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The Dark Horse Stories
About the Author:
A Collection of Short Stories by Leonard Holman including, Paddy the reluctant Limerick Vampire, The Waiting Game and The Rose Murders and many more.
Leonard is a Limerick man, who hails originally from Garryowen and has had poems and short stories published in the British Poetry Revieu, Limerick Leader and the Poem Book Stoney Thursday.
They danced the dance of death
Too many mouths to feed with no money coming in so you took the kings shilling and signed up in Tralee.
And with hopes high you and the rest of the new recruits set sail to fight the just war or so they said.
St Louis Missouri and a fine musician you are, played in the brass band back in your homeland.
Like the others you sailed for Uncle Sam and showed them how you played and marched to a brass band.
The end for you would be France and he the Dardanelles. Did you ever meet or pass one other on the street?
Both sent back photos as they stood proudly in their new uniforms. As the bulbs flashed and held them for all time.
Soon other flashes would put both in an early grave and the uniform would became their shroud.
The general sat back and said “Gentlemen its time for another attack.”
“But sir can’t. You understand we have lost to many. There must be another way.”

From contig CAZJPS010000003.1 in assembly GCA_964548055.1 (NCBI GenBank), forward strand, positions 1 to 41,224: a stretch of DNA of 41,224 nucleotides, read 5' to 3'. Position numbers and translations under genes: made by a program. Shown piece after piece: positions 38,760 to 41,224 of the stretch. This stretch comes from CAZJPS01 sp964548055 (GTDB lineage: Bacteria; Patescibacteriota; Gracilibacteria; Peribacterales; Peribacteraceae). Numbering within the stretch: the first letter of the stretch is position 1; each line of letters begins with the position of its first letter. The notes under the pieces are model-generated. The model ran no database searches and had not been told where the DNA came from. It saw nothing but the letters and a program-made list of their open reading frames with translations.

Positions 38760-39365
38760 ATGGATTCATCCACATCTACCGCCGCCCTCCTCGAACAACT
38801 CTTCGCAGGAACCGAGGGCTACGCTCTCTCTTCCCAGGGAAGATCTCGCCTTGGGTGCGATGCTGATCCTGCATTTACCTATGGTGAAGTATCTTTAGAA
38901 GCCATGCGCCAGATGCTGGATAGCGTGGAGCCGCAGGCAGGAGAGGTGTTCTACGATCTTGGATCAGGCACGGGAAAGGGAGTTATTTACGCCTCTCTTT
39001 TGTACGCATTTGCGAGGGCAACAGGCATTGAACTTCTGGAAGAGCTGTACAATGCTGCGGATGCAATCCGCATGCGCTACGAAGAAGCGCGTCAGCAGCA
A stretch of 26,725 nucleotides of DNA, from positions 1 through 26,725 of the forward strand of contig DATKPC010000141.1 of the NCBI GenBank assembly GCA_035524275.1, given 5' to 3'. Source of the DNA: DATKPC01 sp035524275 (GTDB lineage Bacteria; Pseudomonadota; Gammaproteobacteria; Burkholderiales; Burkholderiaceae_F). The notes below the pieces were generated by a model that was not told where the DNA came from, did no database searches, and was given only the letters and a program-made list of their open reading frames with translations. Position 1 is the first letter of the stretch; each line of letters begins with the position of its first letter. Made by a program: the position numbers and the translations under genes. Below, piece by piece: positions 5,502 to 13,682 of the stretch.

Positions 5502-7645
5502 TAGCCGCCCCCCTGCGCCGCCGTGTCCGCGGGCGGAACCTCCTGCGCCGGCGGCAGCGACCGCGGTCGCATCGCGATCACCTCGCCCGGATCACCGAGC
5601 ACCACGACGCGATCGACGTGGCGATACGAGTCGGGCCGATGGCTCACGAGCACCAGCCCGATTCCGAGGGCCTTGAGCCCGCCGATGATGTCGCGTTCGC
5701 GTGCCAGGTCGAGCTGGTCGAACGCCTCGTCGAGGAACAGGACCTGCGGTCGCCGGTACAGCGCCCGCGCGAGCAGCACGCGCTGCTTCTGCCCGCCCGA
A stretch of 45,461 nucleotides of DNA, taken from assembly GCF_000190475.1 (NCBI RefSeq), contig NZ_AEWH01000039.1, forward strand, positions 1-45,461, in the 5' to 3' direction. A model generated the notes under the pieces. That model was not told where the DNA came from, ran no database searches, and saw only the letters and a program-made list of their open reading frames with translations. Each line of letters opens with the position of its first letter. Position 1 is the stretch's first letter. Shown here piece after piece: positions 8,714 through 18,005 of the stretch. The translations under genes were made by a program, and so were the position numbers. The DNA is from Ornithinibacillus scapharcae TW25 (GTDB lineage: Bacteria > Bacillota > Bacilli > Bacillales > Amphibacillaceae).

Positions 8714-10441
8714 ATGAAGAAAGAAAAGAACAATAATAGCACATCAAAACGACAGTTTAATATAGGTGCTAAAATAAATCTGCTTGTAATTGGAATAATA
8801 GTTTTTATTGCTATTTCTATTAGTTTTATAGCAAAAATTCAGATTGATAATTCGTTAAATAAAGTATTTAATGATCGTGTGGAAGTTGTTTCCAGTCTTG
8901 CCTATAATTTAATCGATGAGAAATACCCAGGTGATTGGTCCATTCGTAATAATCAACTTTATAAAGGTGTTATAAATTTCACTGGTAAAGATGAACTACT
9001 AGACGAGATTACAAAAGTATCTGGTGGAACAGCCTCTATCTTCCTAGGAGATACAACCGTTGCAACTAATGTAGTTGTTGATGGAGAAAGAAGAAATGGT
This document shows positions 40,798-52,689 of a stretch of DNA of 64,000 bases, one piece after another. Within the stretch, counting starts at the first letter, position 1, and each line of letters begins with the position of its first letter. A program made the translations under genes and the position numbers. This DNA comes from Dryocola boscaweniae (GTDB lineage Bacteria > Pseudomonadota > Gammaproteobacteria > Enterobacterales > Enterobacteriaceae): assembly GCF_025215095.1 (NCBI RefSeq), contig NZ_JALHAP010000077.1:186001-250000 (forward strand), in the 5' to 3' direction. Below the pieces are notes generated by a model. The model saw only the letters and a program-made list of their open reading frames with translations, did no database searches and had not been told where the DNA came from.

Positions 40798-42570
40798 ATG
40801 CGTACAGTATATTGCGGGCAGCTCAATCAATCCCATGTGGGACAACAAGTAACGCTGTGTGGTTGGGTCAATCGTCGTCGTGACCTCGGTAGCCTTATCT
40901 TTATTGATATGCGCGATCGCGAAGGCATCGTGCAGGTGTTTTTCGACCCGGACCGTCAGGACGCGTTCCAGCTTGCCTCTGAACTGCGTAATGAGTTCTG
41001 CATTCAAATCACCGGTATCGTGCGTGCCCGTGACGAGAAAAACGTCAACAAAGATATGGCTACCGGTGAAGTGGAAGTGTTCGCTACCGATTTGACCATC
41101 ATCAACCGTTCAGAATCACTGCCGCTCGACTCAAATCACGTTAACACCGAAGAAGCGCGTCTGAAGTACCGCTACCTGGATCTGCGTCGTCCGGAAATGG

“How dare you speak to me like that? Because it's going to be my way, do you understand?” “Yes, sir. “Good then behave like a man.”
“There is a knighthood waiting for you, sir.” “Yes, I know. But it’s those amateur soldiers, afraid to show there head.
“And as for you, Captain, I am waiting for your answer.” “I have none, your pride has blocked your way.”
“Leave. Get out or I will have you Court Marshalled this very day.”
When he was gone he turned to the others and said, “Make sure he is in the first attack.” “Done, sir,” they answered with delight.
The first assault, many fell; the second, you fell. As for the musician, the last sound he heard was the sound of hell.
In a music hall back home the manager came out on to the stage and said, “Gentlemen, please lift your glasses and join me in a toast to our gallant soldiers over there.”
Then a lone voice came from the crowd and shouted back, “Better still lets drink to the slaughter that's happening right now over there.”
“Who are you, sir?” “I am the voice of reason.” “No, sir. You are the voice of a coward.”
“I have been there and worn the shirt, have you?” as the crowd started to shout him down.
“A white feather to you,” as the manager pointed him out. “And damnation to you.”
Then the first bottle smashed off his head as they kicked him to the ground.
“Throw the coward out in to the gutter. That's where he belongs.”
When it was done one put his hand in to his pocket and pulled out a cross for bravery.
“He must have bought it and I’ll sell it,” as he spit down on him and proudly walked back in to the cheers.
The guns roared, the ground exploded, as the general and his yes men ate their feast.
And up in the smoked fog bloody sky the four horsemen of the apocalypse looked down smiling with glee.
As the soldiers waited in the mud, and darkness became their last light, the orders came.
“Ready,” the sergeant screamed out now. And as they climbed slowly out of the trenches and marched to the wire they began to pray, “Oh god please let me live,” as they danced the dance of death.